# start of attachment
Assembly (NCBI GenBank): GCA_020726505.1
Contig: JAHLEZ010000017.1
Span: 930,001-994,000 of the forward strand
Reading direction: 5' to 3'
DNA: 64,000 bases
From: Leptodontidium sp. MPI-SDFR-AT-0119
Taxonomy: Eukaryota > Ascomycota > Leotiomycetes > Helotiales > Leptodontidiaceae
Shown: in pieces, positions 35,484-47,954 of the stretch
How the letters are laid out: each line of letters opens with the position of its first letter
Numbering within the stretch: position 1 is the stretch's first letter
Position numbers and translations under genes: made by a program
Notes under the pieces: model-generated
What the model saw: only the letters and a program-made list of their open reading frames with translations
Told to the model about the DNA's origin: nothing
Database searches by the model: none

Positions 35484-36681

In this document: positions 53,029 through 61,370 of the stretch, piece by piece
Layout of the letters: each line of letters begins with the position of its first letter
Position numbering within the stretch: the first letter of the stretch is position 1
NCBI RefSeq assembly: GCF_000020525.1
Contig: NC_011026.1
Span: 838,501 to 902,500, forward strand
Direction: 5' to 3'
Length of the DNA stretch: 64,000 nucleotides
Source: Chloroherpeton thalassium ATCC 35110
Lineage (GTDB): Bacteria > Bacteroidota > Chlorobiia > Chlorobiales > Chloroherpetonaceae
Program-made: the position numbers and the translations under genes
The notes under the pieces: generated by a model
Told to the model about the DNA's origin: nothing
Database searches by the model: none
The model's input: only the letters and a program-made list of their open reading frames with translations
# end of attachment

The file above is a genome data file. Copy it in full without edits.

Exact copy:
Assembly (NCBI GenBank): GCA_020726505.1
Contig: JAHLEZ010000017.1
Span: 930,001-994,000 of the forward strand
Reading direction: 5' to 3'
DNA: 64,000 bases
From: Leptodontidium sp. MPI-SDFR-AT-0119
Taxonomy: Eukaryota > Ascomycota > Leotiomycetes > Helotiales > Leptodontidiaceae
Shown: in pieces, positions 35,484-47,954 of the stretch
How the letters are laid out: each line of letters opens with the position of its first letter
Numbering within the stretch: position 1 is the stretch's first letter
Position numbers and translations under genes: made by a program
Notes under the pieces: model-generated
What the model saw: only the letters and a program-made list of their open reading frames with translations
Told to the model about the DNA's origin: nothing
Database searches by the model: none

Positions 35484-36681

In this document: positions 53,029 through 61,370 of the stretch, piece by piece
Layout of the letters: each line of letters begins with the position of its first letter
Position numbering within the stretch: the first letter of the stretch is position 1
NCBI RefSeq assembly: GCF_000020525.1
Contig: NC_011026.1
Span: 838,501 to 902,500, forward strand
Direction: 5' to 3'
Length of the DNA stretch: 64,000 nucleotides
Source: Chloroherpeton thalassium ATCC 35110
Lineage (GTDB): Bacteria > Bacteroidota > Chlorobiia > Chlorobiales > Chloroherpetonaceae
Program-made: the position numbers and the translations under genes
The notes under the pieces: generated by a model
Told to the model about the DNA's origin: nothing
Database searches by the model: none
The model's input: only the letters and a program-made list of their open reading frames with translations